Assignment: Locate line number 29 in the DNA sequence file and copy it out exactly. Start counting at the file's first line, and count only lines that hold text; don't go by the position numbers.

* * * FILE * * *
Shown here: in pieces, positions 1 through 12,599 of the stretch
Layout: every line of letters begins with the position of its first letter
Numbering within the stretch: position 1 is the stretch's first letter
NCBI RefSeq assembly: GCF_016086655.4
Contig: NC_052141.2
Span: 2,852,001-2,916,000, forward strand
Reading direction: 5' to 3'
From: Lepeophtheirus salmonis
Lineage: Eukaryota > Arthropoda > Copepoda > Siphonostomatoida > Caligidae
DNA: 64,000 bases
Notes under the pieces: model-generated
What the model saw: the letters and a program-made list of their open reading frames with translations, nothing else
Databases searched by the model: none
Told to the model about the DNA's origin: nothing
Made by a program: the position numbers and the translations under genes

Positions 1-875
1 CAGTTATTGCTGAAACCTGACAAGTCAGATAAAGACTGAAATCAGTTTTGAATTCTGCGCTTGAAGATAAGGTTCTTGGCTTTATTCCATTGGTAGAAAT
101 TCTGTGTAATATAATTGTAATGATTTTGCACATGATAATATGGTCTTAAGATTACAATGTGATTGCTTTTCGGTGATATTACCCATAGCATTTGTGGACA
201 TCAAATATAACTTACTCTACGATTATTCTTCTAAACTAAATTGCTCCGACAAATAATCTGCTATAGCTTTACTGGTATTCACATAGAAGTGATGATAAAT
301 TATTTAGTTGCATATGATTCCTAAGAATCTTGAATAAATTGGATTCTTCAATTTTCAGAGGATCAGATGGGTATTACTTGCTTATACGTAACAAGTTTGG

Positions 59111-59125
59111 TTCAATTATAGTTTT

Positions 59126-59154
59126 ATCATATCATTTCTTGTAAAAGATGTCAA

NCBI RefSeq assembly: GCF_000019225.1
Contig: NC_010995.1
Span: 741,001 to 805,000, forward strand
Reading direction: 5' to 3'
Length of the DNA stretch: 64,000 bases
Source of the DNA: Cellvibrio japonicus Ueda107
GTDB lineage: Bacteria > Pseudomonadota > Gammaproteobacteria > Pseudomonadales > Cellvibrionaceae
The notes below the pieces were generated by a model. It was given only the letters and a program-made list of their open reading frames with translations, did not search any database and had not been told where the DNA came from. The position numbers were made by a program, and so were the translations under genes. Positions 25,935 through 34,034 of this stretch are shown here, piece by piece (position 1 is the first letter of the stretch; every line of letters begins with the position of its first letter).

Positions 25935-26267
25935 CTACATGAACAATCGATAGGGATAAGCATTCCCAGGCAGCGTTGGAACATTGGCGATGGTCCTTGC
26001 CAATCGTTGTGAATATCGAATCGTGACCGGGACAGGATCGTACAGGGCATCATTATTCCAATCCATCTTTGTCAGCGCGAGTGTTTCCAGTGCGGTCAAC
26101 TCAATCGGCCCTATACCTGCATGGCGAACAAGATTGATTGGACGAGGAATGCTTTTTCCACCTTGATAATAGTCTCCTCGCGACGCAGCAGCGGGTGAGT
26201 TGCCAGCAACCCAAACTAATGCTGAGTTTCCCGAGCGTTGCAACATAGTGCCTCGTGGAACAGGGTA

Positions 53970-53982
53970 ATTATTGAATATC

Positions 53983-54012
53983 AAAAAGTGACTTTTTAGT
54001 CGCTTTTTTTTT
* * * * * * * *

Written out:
Length of the DNA stretch: 64,000 bases